[Trigger warning for misogyny; sexual objectification; dehumanization.]
Approximately five weeks after Elevatorgate, i.e. the latest round of "Where All the Atheist Ladies At?", I click through to Pharyngula at FTB to see that PZ Myers, who was rightly up in arms about the sexism directed at a woman on his team, has posted a piece about Rep. Michele Bachmann which includes a sexually suggestive picture of her from the Iowa State Fair about to eat a corndog and calls her a reptile.
That's the whole post. Rep. Michele Bachmann is a reptile, who may or may not be able to "disarticulate her mandibles at will" in order to get her mouth around a wiener. And the entire thing is set up from the main page so that the rank misogyny and dehumanization is a punchline:
You have to "Read More" to reveal the hilarity of why PZ thinks "there's good reason to be only cautiously speculative when it comes to the capacity of a reptile's jaws."
This is not how feminism works. This is how sexism works.
The sexual objectification of a woman in order to demean her is indefensibly misogynist, and it doesn't matter whether that women is likable, or kind, or herself willing to engage in sexism. If one is to be a feminist, or an ally to feminists, and if one is interested in human rights and social justice, then sexist and dehumanizing rhetoric and imagery is off the table.
And if one is authentically interested in making women feel welcome at your table, then one must stop forcing them to engage in the Terrible Bargain.
[My mistrust is] born of the multitude of mundane betrayals that mark my every relationship with a man—the casual rape joke, the use of a female slur, the careless demonization of the feminine in everyday conversation, the accusations of overreaction, the eyerolling and exasperated sighs in response to polite requests to please not use misogynist epithets in my presence or to please use non-gendered language ("humankind").PZ Myers is a smart guy, and he is capable of understanding that if he wants women to trust him and his space and the community of which he is a prominent part, then he can't continually expect them to overlook (and endorse) casual misogyny being wielded against other women.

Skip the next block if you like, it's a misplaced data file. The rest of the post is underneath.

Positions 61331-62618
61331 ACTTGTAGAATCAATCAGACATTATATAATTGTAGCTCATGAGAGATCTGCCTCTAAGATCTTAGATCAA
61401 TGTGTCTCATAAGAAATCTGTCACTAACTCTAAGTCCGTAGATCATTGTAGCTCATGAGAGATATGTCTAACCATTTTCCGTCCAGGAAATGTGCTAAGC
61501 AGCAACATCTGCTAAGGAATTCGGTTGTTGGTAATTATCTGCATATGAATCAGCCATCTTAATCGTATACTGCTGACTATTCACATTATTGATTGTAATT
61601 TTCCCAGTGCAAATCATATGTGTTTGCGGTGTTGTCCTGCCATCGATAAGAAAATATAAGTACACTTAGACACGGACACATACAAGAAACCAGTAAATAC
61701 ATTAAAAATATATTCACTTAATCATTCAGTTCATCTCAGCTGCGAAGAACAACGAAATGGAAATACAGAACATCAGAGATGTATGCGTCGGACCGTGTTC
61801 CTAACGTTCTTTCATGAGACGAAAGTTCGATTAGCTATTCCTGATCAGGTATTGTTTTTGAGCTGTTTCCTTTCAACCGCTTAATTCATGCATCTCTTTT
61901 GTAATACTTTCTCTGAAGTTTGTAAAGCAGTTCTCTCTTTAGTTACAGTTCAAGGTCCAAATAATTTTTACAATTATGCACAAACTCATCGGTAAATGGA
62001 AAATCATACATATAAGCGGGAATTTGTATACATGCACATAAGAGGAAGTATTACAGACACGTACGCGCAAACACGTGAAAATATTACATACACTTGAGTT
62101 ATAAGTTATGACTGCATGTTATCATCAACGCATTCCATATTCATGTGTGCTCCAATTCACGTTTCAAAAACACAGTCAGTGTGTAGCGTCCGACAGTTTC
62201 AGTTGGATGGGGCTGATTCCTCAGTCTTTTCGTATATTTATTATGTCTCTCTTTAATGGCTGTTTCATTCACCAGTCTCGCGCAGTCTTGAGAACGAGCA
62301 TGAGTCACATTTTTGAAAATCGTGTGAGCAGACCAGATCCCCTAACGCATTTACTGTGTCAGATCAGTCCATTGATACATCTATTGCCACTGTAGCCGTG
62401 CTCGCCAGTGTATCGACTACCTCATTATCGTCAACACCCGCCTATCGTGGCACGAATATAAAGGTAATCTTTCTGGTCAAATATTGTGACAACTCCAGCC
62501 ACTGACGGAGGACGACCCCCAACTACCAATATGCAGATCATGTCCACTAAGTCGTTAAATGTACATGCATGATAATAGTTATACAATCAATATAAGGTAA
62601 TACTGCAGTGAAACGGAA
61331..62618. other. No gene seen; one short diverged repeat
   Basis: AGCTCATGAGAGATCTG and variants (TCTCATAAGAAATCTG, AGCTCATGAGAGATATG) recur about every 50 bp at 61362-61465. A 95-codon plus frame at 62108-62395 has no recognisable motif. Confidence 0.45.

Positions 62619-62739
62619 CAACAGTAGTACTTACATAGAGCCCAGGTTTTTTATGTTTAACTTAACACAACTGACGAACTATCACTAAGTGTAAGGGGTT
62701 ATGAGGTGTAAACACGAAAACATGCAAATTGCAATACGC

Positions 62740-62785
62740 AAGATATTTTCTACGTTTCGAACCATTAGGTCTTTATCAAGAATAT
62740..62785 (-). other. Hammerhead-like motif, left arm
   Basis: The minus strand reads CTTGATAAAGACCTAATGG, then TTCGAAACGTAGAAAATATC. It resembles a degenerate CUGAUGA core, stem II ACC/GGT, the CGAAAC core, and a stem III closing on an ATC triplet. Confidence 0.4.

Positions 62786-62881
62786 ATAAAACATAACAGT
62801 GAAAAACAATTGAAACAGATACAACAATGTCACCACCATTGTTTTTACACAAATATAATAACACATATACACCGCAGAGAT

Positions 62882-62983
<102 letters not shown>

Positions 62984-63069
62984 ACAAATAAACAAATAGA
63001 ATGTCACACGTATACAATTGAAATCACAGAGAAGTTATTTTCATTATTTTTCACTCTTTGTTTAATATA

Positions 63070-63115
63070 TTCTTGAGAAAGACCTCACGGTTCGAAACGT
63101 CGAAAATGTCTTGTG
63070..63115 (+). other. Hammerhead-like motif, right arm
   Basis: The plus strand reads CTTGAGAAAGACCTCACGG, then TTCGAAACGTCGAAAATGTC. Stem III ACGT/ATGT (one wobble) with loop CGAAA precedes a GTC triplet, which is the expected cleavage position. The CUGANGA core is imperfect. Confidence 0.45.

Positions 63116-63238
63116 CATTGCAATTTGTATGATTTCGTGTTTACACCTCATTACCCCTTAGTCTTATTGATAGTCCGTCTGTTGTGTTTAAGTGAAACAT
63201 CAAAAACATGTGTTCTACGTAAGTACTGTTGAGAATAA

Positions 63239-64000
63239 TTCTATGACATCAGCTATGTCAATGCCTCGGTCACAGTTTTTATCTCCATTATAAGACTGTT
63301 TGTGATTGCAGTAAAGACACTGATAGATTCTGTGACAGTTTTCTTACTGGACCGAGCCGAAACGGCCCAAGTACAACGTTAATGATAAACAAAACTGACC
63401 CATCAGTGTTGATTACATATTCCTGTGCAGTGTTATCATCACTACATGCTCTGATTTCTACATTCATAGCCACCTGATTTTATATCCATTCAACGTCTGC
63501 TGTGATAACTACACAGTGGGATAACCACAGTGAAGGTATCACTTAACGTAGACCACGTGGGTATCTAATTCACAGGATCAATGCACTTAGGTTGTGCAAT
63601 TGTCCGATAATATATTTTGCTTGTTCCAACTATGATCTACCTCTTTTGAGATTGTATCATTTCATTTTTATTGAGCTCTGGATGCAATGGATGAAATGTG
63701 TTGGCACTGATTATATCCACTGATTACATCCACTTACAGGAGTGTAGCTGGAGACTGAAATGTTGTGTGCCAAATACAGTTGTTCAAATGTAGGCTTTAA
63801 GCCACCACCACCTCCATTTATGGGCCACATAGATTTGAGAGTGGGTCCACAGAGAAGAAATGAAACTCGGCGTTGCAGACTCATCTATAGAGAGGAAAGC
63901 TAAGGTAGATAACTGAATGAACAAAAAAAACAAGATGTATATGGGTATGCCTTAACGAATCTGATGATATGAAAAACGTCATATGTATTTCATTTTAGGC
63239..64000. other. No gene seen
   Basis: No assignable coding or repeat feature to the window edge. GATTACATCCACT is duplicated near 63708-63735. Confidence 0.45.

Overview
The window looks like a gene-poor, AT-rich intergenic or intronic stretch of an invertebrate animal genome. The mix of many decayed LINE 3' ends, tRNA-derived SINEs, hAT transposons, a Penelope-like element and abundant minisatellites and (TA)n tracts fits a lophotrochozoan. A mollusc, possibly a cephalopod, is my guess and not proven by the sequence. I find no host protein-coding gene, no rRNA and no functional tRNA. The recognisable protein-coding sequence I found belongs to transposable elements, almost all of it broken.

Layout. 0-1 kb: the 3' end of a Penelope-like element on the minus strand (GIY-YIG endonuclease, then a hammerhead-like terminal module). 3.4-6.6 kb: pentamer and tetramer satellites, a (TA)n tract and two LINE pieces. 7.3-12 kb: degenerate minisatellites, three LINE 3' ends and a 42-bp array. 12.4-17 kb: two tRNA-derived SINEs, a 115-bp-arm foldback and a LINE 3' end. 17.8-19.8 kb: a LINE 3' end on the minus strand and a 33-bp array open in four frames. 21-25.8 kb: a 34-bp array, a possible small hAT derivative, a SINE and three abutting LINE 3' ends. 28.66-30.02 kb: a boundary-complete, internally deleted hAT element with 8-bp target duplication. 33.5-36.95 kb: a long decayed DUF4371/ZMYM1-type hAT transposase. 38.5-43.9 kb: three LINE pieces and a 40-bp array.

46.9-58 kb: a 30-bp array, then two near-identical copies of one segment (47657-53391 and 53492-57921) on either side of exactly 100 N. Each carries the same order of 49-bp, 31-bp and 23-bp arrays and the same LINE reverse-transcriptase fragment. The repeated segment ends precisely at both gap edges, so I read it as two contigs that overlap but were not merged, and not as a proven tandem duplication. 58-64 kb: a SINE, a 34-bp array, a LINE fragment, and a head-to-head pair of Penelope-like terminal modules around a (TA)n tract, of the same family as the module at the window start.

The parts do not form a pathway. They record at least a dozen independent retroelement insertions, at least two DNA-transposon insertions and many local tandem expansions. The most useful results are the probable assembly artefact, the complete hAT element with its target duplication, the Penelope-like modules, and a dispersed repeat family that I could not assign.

There are the insidious assumptions guiding our interactions—the supposition that I will regard being exceptionalized as a compliment ("you're not like those other women"), and the presumption that I am an ally against certain kinds of women. Surely, we're all in agreement that Britney Spears is a dirty slut who deserves nothing but a steady stream of misogynist vitriol whenever her name is mentioned, right? Always the subtle pressure to abandon my principles to trash this woman or that woman, as if I'll never twig to the reality that there's always a justification for unleashing the misogyny, for hating a woman in ways reserved only for women. I am exhorted to join in the cruel revelry, and when I refuse, suddenly the target is on my back. And so it goes.
...I am expected to nod in agreement, and I am nudged and admonished to agree. I am expected to say these things are not true of me, but are true of women (am I seceding from the union?); I am expected to put my stamp of token approval on the stereotypes. Yes, it's true. Between you and me, it's all true. That's what is wanted from me. Abdication of my principles and pride, in service to a patriarchal system that will only use my collusion to further subjugate me. This is a thing that is asked of me by men who purport to care for me.
...Not every man does all of these things, or even most of them, and certainly not all the time. But it only takes one, randomly and occasionally, exploding in a shower of cartoon stars like an unexpected punch in the nose, to send me staggering sideways, wondering what just happened.
As long as there are "allowable exceptions" against whom misogyny and dehumanization can be wielded, any women knows, from a lifetime of experience, that the target can easily end up on her own back, if one day her alliance to the in-group who defines the boundaries of acceptable misogyny is suddenly deemed insufficient.
That's not a fair thing to do to women. And as long as that insecurity is there, that knowledge that one day it could be me, many women will respond to that injustice by simply not associating with any group or person who perpetuates it.
The only way to make those women feel welcome is to have a zero tolerance policy on misogyny.
I expect more. And I challenge PZ Myers to expect more of himself.
[We defend Michele Bachmann against misogynist smears not because we endorse her or her politics, but because that's how feminism works.]